African nationalism manifested itself most conspicuously in South Africa. We have already mentioned Zulu regionalism. Another important point is the length of the so-called Xhosa Wars, expressions of resistance which flared up periodically from the end of the eighteenth century to the end of the nineteenth century, reflecting the maturation of a Xhosa awareness among peoples inhabiting Eastern Cape Province. But it was the injection of mining capital (diamonds were discovered in 1867, gold in 1886) that elicited modern forms of black nationalism in the Rand compounds and in Johannesburg. The African National Congress (ANC), ever since the main protagonist of South African nationalism despite several periods of severe repression, was founded in 1912. From the start, militant South African nationalists were radicals and often had close clandestine ties to the Communist Party, but most of them were graduates of institutions of higher learning created from the middle of the nineteenth century by various Christian missions (Lovedale, Healdtown, St. Matthew). The first militant feminists appeared on the scene in South Africa and West Africa even before the 1950s. They included Ray Alexander (1941), Ida Mtwana, who assumed leadership of the Women’s League of the ANC in 1947, and Liz Abraham, who is renowned for her struggle against apartheid (Walker 1982).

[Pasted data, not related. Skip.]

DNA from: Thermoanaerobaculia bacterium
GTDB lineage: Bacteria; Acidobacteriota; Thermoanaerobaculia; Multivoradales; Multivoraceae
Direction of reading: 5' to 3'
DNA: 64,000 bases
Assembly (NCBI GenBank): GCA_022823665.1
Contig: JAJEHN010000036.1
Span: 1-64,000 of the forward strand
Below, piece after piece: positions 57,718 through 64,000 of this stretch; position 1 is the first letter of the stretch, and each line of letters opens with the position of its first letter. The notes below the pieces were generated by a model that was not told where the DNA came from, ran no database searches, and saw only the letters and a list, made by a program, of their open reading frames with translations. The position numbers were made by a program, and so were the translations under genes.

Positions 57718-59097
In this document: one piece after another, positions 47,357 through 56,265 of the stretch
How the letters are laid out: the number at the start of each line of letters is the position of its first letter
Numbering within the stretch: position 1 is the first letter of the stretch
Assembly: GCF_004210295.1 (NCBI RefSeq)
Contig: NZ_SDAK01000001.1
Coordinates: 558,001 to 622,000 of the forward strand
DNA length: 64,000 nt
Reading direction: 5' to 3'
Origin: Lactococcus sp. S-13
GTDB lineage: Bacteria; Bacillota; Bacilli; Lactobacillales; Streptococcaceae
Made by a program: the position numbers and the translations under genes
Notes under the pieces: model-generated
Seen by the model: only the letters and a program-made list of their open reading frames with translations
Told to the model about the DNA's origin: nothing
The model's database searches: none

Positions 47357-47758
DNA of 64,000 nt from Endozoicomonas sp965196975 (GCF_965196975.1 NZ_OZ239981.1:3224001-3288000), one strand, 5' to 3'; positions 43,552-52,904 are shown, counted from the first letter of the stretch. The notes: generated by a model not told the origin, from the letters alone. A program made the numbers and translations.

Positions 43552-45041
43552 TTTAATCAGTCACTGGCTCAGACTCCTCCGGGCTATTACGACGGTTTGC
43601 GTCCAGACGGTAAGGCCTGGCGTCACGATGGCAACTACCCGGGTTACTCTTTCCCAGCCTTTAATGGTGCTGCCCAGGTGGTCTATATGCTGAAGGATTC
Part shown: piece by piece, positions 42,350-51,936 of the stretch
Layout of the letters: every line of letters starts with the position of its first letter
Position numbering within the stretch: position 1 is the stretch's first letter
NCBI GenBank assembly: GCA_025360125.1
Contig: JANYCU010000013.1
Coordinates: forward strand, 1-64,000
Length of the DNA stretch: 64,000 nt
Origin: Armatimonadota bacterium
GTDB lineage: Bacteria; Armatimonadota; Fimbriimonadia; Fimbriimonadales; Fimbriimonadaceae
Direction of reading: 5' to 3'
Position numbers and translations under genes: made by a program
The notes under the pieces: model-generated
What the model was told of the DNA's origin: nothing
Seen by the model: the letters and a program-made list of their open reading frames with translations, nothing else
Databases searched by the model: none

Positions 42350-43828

6. Evolution From The Years Between The World Wars Until Decolonialization